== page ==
Your favourite junk foods could be changing - and here's why

Public Health England has said it would now be focusing on the reduction of excess calories.
Public Health England has said it would now be focusing on the reduction of excess calories.
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Public Health England has revealed plans to cut "excess" calories in a bid to tackle the childhood obesity crisis.

The agency says that the focus on calories is in conjunction with the soft drinks sugar tax, due to begin in April next year.

This levy will create an additional charge for drinks manufacturers whose products exceeded around 5% sugar content.

PHE said "real progress has been made" on reducing sugar levels in food items since the childhood obesity plans was introduced last year - but leading officials are calling for further action to ensure targets are met.

The comments come days after figures showed that more than 600 children and young people under 25 were treated for type 2 diabetes in 2015/16 - nearly 80% of whom were obese.

Obesity Health Alliance (OHA) said that the government "must try harder", despite the progress over the last 12 months.

It warned that the guidelines should be extended to include saturated fats, along with measures to reduce the impact of junk food marketing where children were the target audience.

OHA alliance lead Caroline Cerny said: "Good progress has been made over the last year with strong measures to reduce sugar from foods and drink and we look forward to seeing ambitious targets for industry to make the food we eat less calorific.

"However, we can't ignore the fact that the food industry continues to get away with bombarding children with adverts that we know encourage unhealthy food choices.

"The existing regulations are full of loopholes and don't reflect the way children watch TV or online content. Failing to tackle this area is significantly undermining the impact of the childhood obesity plan.

She added: "After one year, it is scraping along with a C grade, rather than topping the class with an A star."

OHA steering group member and professor of endocrinology at the University of Oxford, John Wass, also warned that the proposals did not go far enough.

He said: "2016 marked the launch of the Government's first comprehensive childhood obesity plan. But 2016 was also the year childhood obesity rose to a new, ferocious high."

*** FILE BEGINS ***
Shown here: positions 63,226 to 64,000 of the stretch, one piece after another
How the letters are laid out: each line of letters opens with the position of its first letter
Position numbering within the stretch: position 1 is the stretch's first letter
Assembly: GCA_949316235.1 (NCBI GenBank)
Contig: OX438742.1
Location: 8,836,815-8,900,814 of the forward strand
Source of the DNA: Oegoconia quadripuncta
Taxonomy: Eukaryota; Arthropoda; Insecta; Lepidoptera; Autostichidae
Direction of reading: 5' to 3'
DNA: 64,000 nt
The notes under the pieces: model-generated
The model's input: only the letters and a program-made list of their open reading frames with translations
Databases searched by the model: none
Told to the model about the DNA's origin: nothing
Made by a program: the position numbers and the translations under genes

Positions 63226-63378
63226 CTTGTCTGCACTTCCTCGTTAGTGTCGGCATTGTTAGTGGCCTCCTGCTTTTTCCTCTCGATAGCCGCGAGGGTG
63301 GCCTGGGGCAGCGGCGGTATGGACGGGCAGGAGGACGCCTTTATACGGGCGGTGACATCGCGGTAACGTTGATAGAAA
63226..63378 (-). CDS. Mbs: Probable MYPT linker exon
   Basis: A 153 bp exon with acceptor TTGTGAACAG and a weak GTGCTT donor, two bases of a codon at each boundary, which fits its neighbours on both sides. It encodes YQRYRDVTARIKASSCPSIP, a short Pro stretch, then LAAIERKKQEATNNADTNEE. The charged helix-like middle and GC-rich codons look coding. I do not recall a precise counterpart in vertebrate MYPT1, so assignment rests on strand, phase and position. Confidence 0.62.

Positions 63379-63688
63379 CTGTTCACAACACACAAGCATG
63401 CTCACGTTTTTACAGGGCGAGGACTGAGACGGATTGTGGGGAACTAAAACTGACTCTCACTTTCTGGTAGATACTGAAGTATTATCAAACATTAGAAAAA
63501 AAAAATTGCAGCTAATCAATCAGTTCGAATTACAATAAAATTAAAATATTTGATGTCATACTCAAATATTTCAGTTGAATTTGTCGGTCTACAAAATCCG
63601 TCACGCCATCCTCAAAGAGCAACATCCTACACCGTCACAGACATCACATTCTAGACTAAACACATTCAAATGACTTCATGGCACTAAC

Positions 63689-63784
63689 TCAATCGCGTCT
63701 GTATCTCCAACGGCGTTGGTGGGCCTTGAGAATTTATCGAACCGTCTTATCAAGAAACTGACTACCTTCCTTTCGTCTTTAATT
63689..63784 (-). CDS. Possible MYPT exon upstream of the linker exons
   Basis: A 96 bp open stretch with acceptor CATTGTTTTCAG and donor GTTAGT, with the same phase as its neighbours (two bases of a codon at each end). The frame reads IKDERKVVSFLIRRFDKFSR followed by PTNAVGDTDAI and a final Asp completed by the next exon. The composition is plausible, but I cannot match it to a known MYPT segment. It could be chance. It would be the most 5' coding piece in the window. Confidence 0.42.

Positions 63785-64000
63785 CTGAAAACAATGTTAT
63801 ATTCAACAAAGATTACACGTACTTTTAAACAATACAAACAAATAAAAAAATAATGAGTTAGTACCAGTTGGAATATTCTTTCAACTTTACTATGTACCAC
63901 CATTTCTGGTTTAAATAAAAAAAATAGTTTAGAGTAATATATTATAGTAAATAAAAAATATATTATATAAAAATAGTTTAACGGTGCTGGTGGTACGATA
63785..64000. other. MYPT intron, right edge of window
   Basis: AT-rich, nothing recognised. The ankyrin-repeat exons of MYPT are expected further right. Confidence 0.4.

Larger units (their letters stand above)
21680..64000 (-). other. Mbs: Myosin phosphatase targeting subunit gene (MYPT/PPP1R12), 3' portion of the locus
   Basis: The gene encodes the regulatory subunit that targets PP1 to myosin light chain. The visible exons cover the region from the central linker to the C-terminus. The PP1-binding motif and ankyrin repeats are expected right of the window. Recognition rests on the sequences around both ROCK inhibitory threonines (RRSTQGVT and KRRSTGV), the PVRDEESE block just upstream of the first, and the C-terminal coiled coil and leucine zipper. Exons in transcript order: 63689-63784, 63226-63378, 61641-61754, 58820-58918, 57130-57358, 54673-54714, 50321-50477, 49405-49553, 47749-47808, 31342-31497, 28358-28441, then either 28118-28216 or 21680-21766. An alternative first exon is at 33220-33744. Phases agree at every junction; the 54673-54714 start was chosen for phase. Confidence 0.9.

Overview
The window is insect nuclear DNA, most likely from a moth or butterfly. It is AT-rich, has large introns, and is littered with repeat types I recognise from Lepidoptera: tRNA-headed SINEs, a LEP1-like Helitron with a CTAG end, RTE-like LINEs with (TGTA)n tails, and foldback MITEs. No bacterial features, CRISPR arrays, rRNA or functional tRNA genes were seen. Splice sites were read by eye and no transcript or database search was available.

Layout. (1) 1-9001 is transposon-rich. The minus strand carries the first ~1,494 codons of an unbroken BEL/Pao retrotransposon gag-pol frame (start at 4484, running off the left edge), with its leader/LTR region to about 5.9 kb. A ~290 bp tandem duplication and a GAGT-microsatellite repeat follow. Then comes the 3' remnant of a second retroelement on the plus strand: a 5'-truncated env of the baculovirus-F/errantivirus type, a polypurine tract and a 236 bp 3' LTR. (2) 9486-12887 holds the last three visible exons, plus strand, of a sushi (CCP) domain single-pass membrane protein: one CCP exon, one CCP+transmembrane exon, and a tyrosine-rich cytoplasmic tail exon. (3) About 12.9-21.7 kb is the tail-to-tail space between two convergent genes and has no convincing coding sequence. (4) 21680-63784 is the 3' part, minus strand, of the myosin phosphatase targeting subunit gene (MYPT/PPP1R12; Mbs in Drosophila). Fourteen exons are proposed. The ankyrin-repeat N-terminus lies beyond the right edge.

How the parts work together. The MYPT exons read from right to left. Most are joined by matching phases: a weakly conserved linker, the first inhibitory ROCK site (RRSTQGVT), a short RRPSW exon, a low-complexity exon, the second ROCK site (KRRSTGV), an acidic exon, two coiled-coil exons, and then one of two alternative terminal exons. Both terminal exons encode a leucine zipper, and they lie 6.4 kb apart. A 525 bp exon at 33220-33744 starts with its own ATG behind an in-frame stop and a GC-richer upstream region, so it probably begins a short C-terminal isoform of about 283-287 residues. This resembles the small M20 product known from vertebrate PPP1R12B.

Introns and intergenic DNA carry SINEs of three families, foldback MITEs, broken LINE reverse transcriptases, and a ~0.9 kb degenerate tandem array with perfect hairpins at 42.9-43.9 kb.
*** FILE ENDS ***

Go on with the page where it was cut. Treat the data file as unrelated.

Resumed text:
"The Government pitched this obesity plan as the start of the conversation. We agree this is just the start. The stronger elements of the plan are progressing well, but these alone are not enough.

"We now urgently need to resume that conversation, to give us the best chance of protecting our children's future health."

Graham MacGregor, professor of cardiovascular medicine at Queen Mary University of London, and chairman of campaign group Action On Sugar, said: "We need a much more robust plan with enforcement of the sugar and calorie reduction targets, at the same time, the sugar-sweetened soft drinks levy needs to be extended to confectionery, the second biggest contributor of energy intakes in children.

"We must also have watertight restrictions on marketing unhealthy foods to children, with uniform front of pack labelling.

"Without the above, our children will continue to become obese and die prematurely from type 2 diabetes, heart disease, strokes and cancer."

Mr MacGregor also criticised Theresa May for having "watered down" the childhood obesity plan "for entirely political reasons" since its inception by David Cameron's government.

PHE said it will now undertake a period of detailed consultation with leading foods and drinks businesses to formulate a plan that would best enable them to reach the target 20% sugar reduction in key foods by 2020.

Chief executive of PHE Duncan Selbie said: "A third of children leave primary school overweight or obese and an excess of calories - not just excess sugar consumption - is the root cause of this.

"We will work with the food companies and retailers to tackle this as the next critical step in combating our childhood obesity problem."